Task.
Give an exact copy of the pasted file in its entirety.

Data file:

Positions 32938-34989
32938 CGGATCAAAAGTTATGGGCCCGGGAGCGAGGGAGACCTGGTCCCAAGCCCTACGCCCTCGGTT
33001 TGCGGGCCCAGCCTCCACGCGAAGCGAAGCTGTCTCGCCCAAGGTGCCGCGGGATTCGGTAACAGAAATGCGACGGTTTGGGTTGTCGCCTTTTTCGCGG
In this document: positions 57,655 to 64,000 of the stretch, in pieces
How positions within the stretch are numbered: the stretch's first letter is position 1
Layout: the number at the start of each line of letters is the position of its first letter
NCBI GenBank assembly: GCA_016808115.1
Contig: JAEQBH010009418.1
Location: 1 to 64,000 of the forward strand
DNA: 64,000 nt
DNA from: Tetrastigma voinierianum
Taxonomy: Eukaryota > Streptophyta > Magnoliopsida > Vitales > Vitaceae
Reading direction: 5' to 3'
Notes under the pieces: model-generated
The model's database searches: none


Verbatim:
Positions 32938-34989
32938 CGGATCAAAAGTTATGGGCCCGGGAGCGAGGGAGACCTGGTCCCAAGCCCTACGCCCTCGGTT
33001 TGCGGGCCCAGCCTCCACGCGAAGCGAAGCTGTCTCGCCCAAGGTGCCGCGGGATTCGGTAACAGAAATGCGACGGTTTGGGTTGTCGCCTTTTTCGCGG
In this document: positions 57,655 to 64,000 of the stretch, in pieces
How positions within the stretch are numbered: the stretch's first letter is position 1
Layout: the number at the start of each line of letters is the position of its first letter
NCBI GenBank assembly: GCA_016808115.1
Contig: JAEQBH010009418.1
Location: 1 to 64,000 of the forward strand
DNA: 64,000 nt
DNA from: Tetrastigma voinierianum
Taxonomy: Eukaryota > Streptophyta > Magnoliopsida > Vitales > Vitaceae
Reading direction: 5' to 3'
Notes under the pieces: model-generated
The model's database searches: none